Relationship between mesospheric Na and Fe layers from simultaneous and common-volume lidar observations at Arecibo

Authors


Corresponding author: Q. Zhou, Electrical and Computer Engineering Department, Miami University Oxford OH 45056, USA. (zhouq@muohio.edu)

Abstract

[1] We compare the mesospheric Na and Fe layers by using simultaneous and common-volume lidar measurements made at the Arecibo Observatory (18.3°N, 66.75°W), Puerto Rico, in 2003. The temporal variations of the two species are highly correlated at practically all heights, although not always positively. Positive correlations occur in the bottom and top sides while negative correlation is observed in a relatively narrow region in the middle part. Chemical and dynamical effects are discussed to interpret this particular relationship between Na and Fe layers. It is shown that gas phase chemistry determines the structure of the Na and Fe layers after the metals are ablated from meteoroids entering the atmosphere. The observed region of negative correlation appears to be slightly lower than that of the expected region of negative correlation based on inert response to dynamics. It appears that such a difference may be due to temperature-dependent chemistry. Overall, the observed correlations between Na and Fe layers can be well explained by their responses to wave dynamics.

1 Introduction

[2] Sodium and iron, among the many kinds of middle atmospheric metal species, have been most extensively studied by ground-based lidar observations. During the past three decades, lidar observations of Na have been conducted widely at low-, middle-, and high-latitude sites [e.g.: Kane and Gardner, 1993; Raizada and Tepley, 2003; Gardner et al., 2005, 2011; Yi et al., 2002, 2007, 2008, 2009]. These measurements have revealed transient structures and seasonal variations in the Na layer at different latitudes and have provided crucial data for the study of middle atmosphere dynamics and chemistry. Lidar observations of the mesospheric Fe layer have also been conducted for more than two decades [e.g., Alpers et al., 1990; Kane and Gardner, 1993; Raizada and Tepley, 2003; Gardner et al., 2005; Yi et al., 2009]. These studies have revealed important information about the vertical characteristics and temporal variations of Fe layers.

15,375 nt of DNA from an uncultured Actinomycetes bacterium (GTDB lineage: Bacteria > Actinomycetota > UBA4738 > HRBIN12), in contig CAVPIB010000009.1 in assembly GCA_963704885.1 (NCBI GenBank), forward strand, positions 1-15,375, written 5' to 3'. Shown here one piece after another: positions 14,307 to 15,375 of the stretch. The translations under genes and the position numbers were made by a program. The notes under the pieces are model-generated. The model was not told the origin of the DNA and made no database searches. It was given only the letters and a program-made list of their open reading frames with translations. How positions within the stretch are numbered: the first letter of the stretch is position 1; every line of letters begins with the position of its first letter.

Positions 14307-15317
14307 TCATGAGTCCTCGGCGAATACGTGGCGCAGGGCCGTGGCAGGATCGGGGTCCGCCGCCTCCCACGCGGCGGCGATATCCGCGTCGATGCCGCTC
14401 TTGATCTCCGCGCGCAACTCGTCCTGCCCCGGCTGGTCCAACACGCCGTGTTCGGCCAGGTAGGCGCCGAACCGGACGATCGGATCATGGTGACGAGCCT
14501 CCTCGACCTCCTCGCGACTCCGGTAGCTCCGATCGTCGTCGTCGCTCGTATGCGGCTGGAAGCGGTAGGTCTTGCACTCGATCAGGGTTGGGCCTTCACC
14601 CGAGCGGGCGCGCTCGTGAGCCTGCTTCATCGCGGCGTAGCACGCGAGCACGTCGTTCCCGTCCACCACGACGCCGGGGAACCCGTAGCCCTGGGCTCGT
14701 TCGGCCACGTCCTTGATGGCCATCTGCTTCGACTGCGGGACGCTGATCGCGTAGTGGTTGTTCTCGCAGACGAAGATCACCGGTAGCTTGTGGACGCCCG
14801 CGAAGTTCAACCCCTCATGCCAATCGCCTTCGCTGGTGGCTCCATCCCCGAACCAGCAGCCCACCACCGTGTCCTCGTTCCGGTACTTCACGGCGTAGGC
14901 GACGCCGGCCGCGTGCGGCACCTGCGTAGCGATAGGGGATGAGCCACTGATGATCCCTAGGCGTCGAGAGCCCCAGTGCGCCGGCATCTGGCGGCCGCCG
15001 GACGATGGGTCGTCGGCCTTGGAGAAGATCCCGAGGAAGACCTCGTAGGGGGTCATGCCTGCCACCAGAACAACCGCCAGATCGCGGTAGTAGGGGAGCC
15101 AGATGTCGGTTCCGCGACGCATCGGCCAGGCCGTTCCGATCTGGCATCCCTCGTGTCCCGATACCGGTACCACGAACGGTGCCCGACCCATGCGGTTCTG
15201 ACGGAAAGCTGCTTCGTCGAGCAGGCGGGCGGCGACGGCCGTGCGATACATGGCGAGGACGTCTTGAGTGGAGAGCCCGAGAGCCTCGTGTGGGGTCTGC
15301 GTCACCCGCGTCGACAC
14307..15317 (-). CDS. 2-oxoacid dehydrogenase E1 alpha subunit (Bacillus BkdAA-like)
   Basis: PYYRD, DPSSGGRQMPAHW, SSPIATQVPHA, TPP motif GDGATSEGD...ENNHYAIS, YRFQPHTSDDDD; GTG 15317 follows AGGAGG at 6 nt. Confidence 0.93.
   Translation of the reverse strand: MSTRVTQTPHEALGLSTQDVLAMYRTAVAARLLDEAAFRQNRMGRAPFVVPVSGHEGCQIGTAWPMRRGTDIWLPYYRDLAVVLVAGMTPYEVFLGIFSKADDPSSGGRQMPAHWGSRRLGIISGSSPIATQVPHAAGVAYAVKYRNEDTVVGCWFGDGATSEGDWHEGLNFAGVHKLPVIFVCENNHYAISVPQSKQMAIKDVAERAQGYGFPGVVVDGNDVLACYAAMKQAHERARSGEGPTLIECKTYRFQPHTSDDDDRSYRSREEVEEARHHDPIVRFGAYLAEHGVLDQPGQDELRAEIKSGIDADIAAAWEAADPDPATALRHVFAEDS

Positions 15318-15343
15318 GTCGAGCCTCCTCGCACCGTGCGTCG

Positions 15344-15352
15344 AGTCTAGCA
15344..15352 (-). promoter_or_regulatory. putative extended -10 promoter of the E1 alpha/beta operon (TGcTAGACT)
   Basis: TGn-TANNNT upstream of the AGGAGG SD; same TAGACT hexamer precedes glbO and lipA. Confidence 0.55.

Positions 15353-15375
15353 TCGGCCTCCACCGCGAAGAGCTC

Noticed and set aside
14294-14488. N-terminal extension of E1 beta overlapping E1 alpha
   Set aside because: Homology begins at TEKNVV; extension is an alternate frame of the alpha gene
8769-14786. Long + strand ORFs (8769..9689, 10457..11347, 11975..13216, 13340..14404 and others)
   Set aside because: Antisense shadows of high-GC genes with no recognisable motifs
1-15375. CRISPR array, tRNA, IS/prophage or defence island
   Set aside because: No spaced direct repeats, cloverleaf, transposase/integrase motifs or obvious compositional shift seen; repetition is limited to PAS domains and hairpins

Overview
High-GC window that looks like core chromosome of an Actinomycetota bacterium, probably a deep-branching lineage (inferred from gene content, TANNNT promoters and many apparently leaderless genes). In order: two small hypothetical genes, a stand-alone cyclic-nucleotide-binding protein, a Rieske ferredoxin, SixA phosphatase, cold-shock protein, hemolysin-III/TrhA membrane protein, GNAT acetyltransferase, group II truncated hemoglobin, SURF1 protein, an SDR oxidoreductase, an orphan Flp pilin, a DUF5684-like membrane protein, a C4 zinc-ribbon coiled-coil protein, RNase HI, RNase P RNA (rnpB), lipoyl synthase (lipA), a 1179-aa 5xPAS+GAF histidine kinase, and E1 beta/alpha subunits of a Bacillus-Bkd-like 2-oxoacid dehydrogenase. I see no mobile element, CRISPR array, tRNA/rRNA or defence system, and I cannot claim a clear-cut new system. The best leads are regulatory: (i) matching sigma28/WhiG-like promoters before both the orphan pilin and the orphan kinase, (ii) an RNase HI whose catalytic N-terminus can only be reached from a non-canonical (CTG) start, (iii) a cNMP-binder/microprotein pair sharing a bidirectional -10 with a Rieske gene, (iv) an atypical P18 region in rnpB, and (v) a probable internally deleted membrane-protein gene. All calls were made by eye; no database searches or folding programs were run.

[3] In the past two decades, numerous studies have been carried out to investigate the effect of chemistry on the formation of atmospheric metal layers. A sophisticated model of gas-phase chemical reactions associated with Na species under mesospheric conditions has been developed [e.g., Plane et al., 1998]. Most of the rate coefficients of the reactions incorporated into this model are supported by laboratory experiments, while some other parameters, which are difficult to obtain, are inferred from theoretical estimations. This model has been validated by lidar measurements of the Na layer at middle- and high-latitude sites [Plane et al., 1998, 1999b]. The model reproduced the layer shapes and seasonal variations of the Na layer quite well. An Fe chemical model was developed after the Na model. The main scheme of the Fe model was based on that of the Na model, and most of the rate coefficients of the reactions in this model were fitted or estimated [Helmer et al., 1998]. The Fe model reproduced the main seasonal features in most months at 40°N. Furthermore, both the Na and Fe chemical models have been used successfully to simulate many characteristics of the main features at South Pole, including density profiles, column abundance, centroid height, and root mean square layer width [Gardner et al., 2005]. Model and data comparisons indicate that gas-phase chemistry plays a major role in determining the general characteristics of the mesospheric metal layers.